Friday, February 14, 2014

Today I met the lady who feeds the birds

It was a chance meeting.

Along the aisle in a supermarket.

I flashed her a smile as she walked towards me.
She stopped and asked, "Why are you smiling?"
I answered "Because life is good."
She laughed; and before I knew it, she was telling me about needing peanuts, for the birds she feeds, because they like peanuts. She feeds them. The pigeons often land on her hand allowing her to to stroke their wings. She knows it's because they want the peanuts.  I think they like the warm, kind touch too.  I watch her as she speaks. She reminds me of the lady on Home Alone II who fed the pigeons in Central Park.
She pulls out an almost empty bag of peanuts. The bag that needs to be replenished. I thought she was done as she pointed to the selection of peanuts, but that was only the tip of the peanut shell.  I learned where she was from, where she had lived, people she had met. I learned her name, Anne Marie. She asked me if I knew her heritage. "Scottish" I answered apprehensively. I was right. She said that  all her Italian friends call her Anna Maria.
I sensed that she had so much more to share.
She did.
After several minutes we found a moment of silence, bid each other a great day and headed in separate directions.
Only to find a few minutes later she was heading right for me and began a new conversation. The diseases she once had and the miracles of healing she experienced. She asked, "Do I believe in Saints?" I answered,  "I sure do"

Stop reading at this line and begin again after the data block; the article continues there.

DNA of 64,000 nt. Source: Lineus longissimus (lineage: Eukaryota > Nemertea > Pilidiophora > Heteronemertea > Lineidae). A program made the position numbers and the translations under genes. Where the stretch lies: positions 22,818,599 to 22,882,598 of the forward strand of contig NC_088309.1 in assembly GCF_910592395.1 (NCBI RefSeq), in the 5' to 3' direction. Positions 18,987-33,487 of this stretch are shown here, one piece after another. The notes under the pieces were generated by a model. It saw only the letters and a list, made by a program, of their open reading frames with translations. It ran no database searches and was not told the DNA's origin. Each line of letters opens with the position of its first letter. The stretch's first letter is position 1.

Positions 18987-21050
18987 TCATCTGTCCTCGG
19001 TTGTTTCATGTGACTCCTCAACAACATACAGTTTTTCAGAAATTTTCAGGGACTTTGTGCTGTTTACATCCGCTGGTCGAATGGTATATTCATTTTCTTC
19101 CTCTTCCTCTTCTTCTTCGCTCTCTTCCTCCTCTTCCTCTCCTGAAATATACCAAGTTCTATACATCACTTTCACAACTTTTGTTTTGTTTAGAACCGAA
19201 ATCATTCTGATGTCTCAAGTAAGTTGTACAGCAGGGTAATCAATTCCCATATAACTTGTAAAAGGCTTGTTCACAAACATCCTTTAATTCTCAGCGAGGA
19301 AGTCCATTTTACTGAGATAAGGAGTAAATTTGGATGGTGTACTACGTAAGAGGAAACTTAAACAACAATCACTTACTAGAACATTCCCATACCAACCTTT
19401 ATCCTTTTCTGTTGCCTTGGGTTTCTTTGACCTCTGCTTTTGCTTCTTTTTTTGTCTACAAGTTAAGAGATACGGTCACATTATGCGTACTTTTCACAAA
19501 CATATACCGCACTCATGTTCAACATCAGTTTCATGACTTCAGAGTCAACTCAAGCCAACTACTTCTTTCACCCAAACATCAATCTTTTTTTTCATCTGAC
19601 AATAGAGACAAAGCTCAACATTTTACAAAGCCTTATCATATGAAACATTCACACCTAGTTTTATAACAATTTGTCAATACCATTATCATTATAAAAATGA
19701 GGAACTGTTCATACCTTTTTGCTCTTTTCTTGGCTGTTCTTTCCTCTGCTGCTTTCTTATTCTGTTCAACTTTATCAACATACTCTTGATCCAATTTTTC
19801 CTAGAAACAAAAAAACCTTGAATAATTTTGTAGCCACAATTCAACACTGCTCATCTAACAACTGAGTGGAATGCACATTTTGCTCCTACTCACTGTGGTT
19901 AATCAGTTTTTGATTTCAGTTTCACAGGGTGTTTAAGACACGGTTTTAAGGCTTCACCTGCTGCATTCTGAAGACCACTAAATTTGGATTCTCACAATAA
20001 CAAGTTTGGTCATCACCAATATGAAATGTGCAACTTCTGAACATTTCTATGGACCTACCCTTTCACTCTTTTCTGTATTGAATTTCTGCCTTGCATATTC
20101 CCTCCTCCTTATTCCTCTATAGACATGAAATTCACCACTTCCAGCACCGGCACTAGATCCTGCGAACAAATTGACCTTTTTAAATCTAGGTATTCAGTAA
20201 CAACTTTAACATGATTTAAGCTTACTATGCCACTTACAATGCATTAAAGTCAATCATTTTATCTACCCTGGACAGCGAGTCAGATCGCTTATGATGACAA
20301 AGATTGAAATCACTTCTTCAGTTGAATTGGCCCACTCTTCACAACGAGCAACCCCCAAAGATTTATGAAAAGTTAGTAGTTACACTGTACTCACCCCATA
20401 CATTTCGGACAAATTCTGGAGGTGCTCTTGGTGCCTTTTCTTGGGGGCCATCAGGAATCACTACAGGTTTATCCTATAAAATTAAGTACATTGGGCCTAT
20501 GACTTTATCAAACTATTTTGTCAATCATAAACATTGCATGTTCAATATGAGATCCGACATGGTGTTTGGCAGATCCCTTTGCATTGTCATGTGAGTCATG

I noticed that she had her container of peanuts, but she wasn't in a hurry to feed the birds. I learned more about her health issues and got advice on the many products I shouldn't buy because they caused cancer, diabetes, and other serious illnesses.
Another brief moment of silence.
I wished her a wonderful day.
She did too, and she continued to walk with me. We talked some more.  Then as quickly as we began our conversation she ended it. She saw a familiar face, called out and rushed to him. He welcomed her and her stories.
I wished her a great day and made my way. She flashed me a smile and wished me a great day too.
I could hear bellowing voice. She wasn't at a loss for things to share.
I continued down the aisle. Her voice was fading.
And just like that, she was gone.
I thought about what her life was like. Did she live alone? Were these conversations her only connection with others. Would she remember me?
I don't know if I will ever see Anne Marie again.
I'll keep an eye out.
Who knows, maybe one of the pigeons she feeds will lead me to her.

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